This chart includes the overall scores for each combination tested in this review including the B-Agile (in blue).
The following sections include details on the B-Agile 3's performance during testing.
The B-Agile 3 earned a 6 of 10 for ease of car seat attachment. This score is average for the group and is based on our original review period that included adapters that are no longer available. We did test it with the B-Safe 35 and it works well with easy attachment and a secure feel. You can keep the canopy when you use it with the Britax seat which is a plus and the adapters for Britax seats come with the stroller and are not included in the recall if they were manufactured in 2017 or later.
The original review included information about our testing experience with the Chicco Keyfit 30 and Britax B-Safe 35. However, since the review was first published, Britax has begun a redesign of their infant car seat adapters and are currently not offering any adapter for the B-Agile. The new adapters will be launched sometime in 2018. The only adapter available besides the Britax that comes with the stroller is the Britax Infant Car Seat Adapters for Cybex, Nuna, Maxi Cosi. Adapters to support other brands should be available sometime in 2018.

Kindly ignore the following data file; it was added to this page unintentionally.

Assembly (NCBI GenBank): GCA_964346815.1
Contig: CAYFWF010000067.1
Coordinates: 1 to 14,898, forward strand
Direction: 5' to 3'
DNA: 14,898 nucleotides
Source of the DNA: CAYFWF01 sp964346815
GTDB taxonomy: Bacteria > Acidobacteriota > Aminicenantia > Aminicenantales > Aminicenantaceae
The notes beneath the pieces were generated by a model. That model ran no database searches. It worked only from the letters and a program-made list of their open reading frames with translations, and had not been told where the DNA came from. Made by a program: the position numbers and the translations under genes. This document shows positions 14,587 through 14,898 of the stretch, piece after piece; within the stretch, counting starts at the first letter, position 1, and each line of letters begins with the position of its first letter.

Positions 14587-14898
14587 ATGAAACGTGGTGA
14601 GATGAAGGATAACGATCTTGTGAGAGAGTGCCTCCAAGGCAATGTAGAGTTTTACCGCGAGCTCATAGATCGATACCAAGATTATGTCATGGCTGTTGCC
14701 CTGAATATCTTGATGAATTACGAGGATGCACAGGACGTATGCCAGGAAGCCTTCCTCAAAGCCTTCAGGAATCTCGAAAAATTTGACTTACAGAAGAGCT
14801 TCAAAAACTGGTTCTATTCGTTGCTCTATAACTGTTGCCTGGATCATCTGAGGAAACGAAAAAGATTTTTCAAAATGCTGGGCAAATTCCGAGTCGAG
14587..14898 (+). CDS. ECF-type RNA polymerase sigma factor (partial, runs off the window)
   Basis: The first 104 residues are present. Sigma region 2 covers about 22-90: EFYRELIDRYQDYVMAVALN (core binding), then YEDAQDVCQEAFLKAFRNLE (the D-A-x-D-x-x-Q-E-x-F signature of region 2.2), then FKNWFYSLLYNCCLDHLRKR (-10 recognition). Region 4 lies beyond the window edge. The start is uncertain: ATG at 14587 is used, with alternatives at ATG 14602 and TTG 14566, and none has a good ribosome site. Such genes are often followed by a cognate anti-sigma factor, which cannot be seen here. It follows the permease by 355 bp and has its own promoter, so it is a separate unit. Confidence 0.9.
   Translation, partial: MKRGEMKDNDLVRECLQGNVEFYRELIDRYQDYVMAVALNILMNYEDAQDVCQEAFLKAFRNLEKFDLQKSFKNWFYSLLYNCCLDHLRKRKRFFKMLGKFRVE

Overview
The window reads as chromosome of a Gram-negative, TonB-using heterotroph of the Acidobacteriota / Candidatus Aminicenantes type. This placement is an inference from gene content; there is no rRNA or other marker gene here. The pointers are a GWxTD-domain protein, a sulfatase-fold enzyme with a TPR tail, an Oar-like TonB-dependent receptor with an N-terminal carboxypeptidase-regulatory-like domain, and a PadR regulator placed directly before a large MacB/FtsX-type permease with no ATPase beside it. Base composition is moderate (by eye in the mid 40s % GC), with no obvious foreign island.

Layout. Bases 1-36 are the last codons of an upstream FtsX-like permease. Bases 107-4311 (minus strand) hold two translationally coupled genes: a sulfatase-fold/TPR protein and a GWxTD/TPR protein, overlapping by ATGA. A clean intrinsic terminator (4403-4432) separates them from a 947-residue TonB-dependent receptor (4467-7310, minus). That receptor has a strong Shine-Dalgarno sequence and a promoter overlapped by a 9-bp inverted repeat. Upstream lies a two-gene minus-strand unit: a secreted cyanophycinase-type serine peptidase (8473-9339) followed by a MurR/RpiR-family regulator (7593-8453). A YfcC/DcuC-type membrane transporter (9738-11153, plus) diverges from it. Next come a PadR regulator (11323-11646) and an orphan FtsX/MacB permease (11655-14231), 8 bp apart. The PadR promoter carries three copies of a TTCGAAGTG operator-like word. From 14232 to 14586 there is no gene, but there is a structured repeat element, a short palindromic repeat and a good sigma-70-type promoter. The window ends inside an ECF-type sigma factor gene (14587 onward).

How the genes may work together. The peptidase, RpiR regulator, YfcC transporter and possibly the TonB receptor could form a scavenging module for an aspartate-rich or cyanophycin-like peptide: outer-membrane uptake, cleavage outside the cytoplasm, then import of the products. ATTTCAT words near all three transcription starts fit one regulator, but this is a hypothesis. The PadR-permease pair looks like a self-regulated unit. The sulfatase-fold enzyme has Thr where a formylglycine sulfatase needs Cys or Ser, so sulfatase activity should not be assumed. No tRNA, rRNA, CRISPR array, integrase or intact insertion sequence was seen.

As a result, we do not think parents should purchase this stroller if they intend to use it as a travel system unless they also plan to use a Britax infant car seat.
Weight and Folded Size
The B-Agile earned a nice 7 out of 10 for weight and folded size. This is the second-highest score and ties with the UPPAbaby Cruz Combo and Bugaboo Bee Combo.
The B-Agile weighs 17.9 lbs, heavier than the 16.5 lbs the manufacturer claims. This weight is on the heavy side for new moms or mothers who've had a C-section and means that many will be unable to lift it. The lightest in the group are the frame strollers which offer few conveniences. The B-Agile somewhat makes up for its weight with a small folded size of only 6,414 cubic inches, which is the smallest folded stroller in the group.